Interview: Paper Tongues Guitarist Says Music Is a ‘Cry for Hope for the Masses’

Paper Tongues, Courtesy Photo

Paper Tongues Want To ‘Make a Difference in a Very Hopeful Way’

The story reads like a fairytale: Random guy sees producer Randy Jackson at a Los Angeles restaurant. The guy plugs his band, writes down his contact info and the band’s MySpace page and hands it to Jackson. Then, he walks away thinking he’ll never hear from Jackson again. Two hours later, Jackson calls the guy and ends up managing the band.

That’s exactly what happened with Aswan North and his group, Paper Tongues. The Charlotte, N.C.-based band was in L.A. to record a demo when they ran into the American Idol judge.

Guitarist Devin Forbes was star-struck when they got the call from Jackson.

“He basically said, ‘I’ll listen to the music. If I like the music, I’ll call you back,’” recalls the guitarist, on the way to a radio festival gig in Vermont. “Then, when he called, he was like, ‘Yo, dog. “Get Higher” is my song, dog.’ He just really liked that song.

“He invited us to his studios the next day. We went and talked for five hours.”

On top of managing, Jackson is executive producer of their self-titled album.

“He’s our friend; our uncle; our coach,” Forbes says. “Sure, he’s our manager. But he’s so much more.”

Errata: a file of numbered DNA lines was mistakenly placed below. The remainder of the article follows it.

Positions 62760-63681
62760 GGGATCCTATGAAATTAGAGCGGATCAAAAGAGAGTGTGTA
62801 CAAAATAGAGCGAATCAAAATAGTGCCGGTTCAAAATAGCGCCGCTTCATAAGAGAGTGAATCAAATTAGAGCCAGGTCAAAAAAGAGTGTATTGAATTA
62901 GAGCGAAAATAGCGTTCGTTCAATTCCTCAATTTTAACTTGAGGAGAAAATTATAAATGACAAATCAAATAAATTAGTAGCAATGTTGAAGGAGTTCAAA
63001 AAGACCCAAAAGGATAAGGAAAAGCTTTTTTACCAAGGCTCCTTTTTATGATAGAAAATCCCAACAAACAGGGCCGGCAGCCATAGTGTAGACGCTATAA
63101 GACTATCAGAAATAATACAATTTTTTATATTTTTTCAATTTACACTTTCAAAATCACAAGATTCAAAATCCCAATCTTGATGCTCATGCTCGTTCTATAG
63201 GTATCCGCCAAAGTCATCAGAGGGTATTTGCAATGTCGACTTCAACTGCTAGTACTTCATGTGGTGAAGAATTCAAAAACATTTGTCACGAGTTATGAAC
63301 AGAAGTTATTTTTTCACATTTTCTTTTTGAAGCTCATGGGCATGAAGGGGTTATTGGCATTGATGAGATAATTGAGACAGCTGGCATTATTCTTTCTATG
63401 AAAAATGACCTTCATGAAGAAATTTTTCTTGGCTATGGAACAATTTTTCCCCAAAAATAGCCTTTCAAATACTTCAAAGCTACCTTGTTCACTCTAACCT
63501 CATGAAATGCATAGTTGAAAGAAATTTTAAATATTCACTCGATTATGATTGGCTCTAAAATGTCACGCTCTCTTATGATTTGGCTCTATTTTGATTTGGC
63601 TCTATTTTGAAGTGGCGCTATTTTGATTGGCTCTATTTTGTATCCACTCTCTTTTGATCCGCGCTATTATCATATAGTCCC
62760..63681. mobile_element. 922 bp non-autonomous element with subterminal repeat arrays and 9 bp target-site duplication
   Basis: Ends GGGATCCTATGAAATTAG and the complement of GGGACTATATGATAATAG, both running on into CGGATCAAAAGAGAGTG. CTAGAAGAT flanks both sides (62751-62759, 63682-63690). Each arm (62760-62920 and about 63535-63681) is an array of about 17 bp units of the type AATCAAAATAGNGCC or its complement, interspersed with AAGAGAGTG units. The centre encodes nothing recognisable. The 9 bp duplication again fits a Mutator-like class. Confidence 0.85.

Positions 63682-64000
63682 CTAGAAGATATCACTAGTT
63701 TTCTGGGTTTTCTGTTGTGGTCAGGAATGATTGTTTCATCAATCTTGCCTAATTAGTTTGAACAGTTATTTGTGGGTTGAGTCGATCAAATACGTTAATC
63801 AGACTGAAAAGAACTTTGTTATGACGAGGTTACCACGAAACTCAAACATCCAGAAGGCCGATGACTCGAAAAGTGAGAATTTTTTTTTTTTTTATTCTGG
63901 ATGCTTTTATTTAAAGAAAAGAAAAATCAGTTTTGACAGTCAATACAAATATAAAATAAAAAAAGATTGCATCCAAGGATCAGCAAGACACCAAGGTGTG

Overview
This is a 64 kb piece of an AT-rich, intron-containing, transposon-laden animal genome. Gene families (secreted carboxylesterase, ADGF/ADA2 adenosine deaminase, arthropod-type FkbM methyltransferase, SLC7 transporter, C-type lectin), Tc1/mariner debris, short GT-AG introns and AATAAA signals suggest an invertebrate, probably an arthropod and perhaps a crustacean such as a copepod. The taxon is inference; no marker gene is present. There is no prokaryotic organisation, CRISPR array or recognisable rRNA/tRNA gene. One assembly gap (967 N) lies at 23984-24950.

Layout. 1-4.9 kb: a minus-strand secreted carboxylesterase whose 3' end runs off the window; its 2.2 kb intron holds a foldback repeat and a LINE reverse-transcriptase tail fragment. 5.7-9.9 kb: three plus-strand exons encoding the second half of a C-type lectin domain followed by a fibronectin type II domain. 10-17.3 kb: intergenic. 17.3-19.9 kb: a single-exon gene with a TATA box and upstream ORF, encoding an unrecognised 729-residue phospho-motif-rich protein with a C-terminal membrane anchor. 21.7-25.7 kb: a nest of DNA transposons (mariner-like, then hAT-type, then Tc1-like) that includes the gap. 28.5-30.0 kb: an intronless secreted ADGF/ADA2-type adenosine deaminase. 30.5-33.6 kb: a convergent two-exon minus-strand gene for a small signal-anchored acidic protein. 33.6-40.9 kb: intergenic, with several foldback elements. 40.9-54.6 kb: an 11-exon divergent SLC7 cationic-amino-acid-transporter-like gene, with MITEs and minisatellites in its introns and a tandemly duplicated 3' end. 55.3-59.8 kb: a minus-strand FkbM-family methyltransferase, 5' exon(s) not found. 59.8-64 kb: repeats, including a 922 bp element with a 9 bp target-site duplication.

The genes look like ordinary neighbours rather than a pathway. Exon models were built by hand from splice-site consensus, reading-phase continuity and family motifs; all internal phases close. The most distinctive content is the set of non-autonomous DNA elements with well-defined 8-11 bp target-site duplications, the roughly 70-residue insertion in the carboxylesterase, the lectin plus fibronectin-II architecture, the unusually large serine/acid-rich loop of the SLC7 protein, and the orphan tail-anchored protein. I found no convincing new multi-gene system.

What did Jackson see in Paper Tongues? Possibly the message. Chatting with Forbes, the words “inspiration” and “hope” pop up a lot.

“We consider ourselves a band that’s trying to make a difference in a very hopeful way,” he says. “Not to say anything against other artists, because I believe there’s a time and place fore every kind of music and music is the best way to express whatever emotion you’re going through. But we’re trying to bring some hope back.

“We’re writing for people who need a break from negativity and want to listen to something that gives them hope.”

Paper Tongues have an aesthetic unlike any of its peers. Band members have backgrounds in everything from R&B to rock to soul, giving Paper Tongues a wider berth than many other bands. Merging hip-hop, country, alternative rock, big band and jazz into one sound, the diversity is what makes their music so appealing.

The lyrics always tell a story. Debut single, “Trinity,” is an anthem inspired by young people doing extraordinary things.

“‘Trinity’ is about having relief for the world,” Forbes says. “Inspiration was seeing the earthquake in Haiti happen and seeing all these high school and college students banding together and raising funds for the cause. The second verse is for young widows: young 18 or 19-year-old girls who had just gotten married and their guy went off to war in Iraq and didn’t come back.”

“It’s a cry for hope for the masses, with all of the struggles people are going through.”

Of course, another way to reach the masses is by playing rock shows. Paper Tongues have toured with Switchfoot and Flyleaf and appeared at Bonnaroo 2010.

Playing summer shows is a thrill.

“I love outdoor festivals,” Forbes says. “It’s sticky and hot, and everybody — including us — is gross and sweaty and dirty, and everybody is just there to have a good time and listen to music. You just have to experience it; you can’t compare it to anything.

“It’s one of the best experiences in the world: to play in front of people outside in the summer.”

Cat Badra
Posted by Cat Badra | Alternative, Features, Interviews, Music